In Aim 1) we will identify and confirm novel viral infections in European and American CFS patient cohorts.

1.1) We will use two complementary methods for detection of novel virus mRNA: massive parallel signature sequencing (MPSS) and a custom DNA microarray.

1.2) Quantitative polymerase chain reaction Q-PCR will be used for confirmation of virus gene expression.

1.3) Immortalized cell lines will be developed to isolate virus and elucidate links between virus and host cell gene expression.

In Aim 2), we will elucidate genetic factors of susceptibility and the dysregulation of the host defense system. Specifically, we will determine:

2.1) PBMC gene expression of 88 human genes previously confirmed as being differentially expressed in CFS

2.2) Serum chemokine and cytokine profiles using multiplex suspension antibody arrays on a Luminex platform

2.3) HLA, KIR genotypes and whole genome SNP profiles

2.4) Defects in the type I Interferon signaling pathway.

In each subaim both cohorts will be compared to normal and disease controls using specimens of serum and PBMC taken at multiple time-points from individual patients and taken from our unique and extensive sample repository.

This study:

• Will provide information necessary for development of treatment and diagnostic strategies for distinct subgroups of CFS patients,

• And may identify novel virus associations, genetic signatures, and biomarkers, which can predict the development of MCL, thus enabling use of preventive therapeutics.”….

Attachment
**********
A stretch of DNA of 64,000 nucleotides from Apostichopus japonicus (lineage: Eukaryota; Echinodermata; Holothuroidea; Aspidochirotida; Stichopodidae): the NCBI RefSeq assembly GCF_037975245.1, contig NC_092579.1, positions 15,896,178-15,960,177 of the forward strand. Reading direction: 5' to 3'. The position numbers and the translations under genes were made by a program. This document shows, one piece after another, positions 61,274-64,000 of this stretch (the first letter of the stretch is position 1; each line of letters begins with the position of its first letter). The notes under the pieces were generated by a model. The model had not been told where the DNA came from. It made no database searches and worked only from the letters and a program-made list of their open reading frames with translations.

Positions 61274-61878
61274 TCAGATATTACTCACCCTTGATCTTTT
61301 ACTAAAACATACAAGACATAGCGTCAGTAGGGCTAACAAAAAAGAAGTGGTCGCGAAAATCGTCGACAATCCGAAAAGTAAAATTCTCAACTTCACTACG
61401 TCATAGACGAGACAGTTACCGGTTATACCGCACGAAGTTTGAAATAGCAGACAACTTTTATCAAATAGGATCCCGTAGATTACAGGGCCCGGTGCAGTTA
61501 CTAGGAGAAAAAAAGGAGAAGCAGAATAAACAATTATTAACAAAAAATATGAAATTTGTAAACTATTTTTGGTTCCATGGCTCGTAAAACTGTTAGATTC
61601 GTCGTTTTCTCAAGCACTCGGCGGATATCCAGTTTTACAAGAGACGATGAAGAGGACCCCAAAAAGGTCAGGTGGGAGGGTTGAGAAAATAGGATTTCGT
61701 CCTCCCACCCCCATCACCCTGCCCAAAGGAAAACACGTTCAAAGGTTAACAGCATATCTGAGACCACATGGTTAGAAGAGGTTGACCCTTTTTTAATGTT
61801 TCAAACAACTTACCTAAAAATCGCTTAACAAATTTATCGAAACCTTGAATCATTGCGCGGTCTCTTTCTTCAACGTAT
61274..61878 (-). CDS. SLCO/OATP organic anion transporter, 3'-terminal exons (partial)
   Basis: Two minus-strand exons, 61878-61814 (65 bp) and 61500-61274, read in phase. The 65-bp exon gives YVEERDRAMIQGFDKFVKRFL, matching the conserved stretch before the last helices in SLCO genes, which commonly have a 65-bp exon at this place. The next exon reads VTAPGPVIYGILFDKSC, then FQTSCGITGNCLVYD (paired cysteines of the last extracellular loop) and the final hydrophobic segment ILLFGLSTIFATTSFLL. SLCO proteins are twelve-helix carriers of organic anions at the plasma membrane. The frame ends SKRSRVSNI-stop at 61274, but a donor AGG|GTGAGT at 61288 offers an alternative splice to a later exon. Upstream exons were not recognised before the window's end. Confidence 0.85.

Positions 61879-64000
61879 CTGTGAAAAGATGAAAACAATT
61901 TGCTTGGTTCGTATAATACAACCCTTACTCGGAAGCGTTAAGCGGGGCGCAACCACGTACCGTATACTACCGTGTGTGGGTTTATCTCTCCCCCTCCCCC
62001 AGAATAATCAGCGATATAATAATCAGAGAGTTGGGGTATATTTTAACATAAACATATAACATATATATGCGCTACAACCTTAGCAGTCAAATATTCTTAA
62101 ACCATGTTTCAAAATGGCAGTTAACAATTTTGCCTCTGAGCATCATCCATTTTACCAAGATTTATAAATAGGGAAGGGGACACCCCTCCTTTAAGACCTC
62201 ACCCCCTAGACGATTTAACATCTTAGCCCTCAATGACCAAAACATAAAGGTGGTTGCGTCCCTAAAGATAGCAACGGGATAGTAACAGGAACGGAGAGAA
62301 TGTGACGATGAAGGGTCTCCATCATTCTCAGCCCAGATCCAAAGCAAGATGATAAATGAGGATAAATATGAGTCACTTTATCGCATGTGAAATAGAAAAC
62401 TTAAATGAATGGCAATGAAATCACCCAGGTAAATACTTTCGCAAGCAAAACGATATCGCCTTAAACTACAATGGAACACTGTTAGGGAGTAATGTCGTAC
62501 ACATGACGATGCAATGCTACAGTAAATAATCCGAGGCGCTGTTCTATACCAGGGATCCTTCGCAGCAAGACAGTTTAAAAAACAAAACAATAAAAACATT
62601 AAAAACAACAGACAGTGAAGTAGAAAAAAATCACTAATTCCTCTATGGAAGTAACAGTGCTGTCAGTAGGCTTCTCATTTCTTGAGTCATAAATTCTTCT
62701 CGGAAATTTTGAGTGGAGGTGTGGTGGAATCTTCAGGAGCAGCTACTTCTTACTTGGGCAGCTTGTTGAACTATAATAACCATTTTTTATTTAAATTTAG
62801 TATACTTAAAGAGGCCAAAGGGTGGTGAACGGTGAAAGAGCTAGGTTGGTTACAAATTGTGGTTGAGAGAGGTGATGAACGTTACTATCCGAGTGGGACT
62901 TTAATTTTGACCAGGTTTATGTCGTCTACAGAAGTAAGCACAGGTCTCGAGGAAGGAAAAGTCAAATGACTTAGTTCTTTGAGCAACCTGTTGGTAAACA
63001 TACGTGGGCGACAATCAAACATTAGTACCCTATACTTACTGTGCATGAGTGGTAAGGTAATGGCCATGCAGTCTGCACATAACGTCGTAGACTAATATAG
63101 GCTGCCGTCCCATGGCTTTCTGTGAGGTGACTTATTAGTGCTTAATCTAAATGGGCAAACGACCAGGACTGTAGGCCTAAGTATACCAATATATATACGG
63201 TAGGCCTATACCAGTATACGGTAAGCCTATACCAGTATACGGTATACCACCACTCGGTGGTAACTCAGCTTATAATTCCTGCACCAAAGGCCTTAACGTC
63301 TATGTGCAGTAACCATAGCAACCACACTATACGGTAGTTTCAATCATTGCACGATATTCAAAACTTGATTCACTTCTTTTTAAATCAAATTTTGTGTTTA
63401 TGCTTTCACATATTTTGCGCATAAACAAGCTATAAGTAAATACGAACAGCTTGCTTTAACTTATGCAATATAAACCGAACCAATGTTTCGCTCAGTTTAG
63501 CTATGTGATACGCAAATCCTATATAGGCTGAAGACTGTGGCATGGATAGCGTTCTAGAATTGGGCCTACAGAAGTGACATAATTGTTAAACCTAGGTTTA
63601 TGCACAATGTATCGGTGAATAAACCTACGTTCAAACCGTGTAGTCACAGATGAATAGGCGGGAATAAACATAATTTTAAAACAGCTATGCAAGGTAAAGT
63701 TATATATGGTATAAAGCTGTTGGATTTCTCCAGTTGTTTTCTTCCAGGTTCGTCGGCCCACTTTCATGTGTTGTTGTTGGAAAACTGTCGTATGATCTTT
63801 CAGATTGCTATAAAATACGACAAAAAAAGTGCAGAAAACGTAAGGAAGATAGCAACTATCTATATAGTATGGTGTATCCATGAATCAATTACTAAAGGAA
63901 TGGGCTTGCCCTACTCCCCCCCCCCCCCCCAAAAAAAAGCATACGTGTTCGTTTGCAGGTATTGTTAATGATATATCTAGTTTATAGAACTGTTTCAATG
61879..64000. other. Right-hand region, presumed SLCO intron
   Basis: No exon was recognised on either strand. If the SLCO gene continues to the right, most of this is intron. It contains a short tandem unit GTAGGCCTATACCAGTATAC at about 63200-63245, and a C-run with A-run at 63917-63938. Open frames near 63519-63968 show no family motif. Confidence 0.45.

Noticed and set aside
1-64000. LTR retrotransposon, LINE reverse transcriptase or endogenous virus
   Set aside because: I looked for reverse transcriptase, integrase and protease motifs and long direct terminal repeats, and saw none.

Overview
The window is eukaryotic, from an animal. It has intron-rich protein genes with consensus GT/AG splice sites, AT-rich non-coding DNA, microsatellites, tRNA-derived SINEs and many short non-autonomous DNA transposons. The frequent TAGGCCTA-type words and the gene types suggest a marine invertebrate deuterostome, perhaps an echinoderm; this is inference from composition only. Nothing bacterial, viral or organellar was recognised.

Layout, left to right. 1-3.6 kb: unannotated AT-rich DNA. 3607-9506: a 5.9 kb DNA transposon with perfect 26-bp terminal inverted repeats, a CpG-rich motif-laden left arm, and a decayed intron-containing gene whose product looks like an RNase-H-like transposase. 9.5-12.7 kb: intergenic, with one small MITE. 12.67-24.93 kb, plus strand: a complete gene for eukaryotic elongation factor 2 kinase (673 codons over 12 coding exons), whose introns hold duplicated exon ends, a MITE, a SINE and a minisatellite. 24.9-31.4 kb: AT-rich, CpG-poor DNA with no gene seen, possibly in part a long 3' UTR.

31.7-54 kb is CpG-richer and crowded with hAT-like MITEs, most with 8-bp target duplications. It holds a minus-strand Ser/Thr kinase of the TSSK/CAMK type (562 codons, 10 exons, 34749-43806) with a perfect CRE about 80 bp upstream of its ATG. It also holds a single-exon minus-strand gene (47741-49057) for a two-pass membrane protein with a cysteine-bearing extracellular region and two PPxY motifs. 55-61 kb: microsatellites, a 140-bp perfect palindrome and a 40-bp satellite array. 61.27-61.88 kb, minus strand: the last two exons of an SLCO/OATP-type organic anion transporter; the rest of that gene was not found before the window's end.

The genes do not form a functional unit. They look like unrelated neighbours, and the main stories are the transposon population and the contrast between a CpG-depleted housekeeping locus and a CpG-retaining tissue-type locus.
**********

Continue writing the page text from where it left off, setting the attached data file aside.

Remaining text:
[*Ed: Dr. Jonathan Kerr is a member of the Research Committee for the UK CFS Research Foundation; Dr Kerr is also a member of the MRC's CFS/ME Expert Group  which is chaired by Professor Stephen Holgate.  Professor Holgate is also a member of the CFS Research Foundation's Research Committee. ]

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Patient community websites, blogs, commentaries

Previous material in the XMRV series of Media updates has referred to “Koch’s postulates”

Jean Harrison, via Co-Cure, 22 October 2008:

From Wikipedia (admittedly not always the best source, but in this case pretty sound)

“1.The microorganism must be found in abundance in all organisms suffering from the disease, but should not be found in healthy animals.

2.The microorganism must be isolated from a diseased organism and grown in pure culture.

3.The cultured microorganism should cause disease when introduced into a healthy organism.

4.The microorganism must be reisolated from the inoculated, diseased experimental host and identified as being identical to the original specific causative agent.